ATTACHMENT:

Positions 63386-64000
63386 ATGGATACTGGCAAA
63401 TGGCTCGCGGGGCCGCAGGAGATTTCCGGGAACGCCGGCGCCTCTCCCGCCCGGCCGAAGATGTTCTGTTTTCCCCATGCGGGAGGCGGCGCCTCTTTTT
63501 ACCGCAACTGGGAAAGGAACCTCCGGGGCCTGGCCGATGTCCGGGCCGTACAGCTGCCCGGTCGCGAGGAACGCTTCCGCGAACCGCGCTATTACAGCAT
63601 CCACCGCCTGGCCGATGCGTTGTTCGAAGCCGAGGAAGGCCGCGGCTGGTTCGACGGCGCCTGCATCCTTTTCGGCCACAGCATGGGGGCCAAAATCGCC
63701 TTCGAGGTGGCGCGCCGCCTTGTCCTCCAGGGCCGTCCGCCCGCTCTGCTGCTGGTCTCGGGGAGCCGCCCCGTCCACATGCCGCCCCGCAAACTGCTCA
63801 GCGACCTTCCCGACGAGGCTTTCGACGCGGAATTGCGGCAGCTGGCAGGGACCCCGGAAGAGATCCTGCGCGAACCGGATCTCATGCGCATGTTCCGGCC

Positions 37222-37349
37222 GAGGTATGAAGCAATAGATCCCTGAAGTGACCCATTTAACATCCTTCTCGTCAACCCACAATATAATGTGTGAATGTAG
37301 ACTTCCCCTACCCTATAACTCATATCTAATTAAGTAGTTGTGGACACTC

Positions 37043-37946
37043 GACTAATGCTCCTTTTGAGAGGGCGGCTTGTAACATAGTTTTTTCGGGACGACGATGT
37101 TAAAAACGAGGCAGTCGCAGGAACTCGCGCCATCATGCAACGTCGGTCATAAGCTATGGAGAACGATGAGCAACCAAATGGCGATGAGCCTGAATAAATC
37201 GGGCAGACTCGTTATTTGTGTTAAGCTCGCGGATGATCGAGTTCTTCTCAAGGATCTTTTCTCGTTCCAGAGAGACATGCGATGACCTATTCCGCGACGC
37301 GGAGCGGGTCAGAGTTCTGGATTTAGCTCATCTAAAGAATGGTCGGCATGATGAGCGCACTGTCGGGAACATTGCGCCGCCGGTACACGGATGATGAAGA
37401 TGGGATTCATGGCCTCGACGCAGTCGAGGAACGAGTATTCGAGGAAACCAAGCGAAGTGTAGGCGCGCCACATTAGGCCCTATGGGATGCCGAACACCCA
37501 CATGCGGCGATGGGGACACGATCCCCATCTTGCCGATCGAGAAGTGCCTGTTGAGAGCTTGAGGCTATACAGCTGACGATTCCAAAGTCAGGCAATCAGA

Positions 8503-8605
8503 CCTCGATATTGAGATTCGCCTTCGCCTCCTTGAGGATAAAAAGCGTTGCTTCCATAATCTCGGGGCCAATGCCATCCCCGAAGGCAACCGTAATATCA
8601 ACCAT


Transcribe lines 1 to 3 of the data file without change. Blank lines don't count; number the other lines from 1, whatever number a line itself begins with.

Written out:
Positions 63386-64000
63386 ATGGATACTGGCAAA
63401 TGGCTCGCGGGGCCGCAGGAGATTTCCGGGAACGCCGGCGCCTCTCCCGCCCGGCCGAAGATGTTCTGTTTTCCCCATGCGGGAGGCGGCGCCTCTTTTT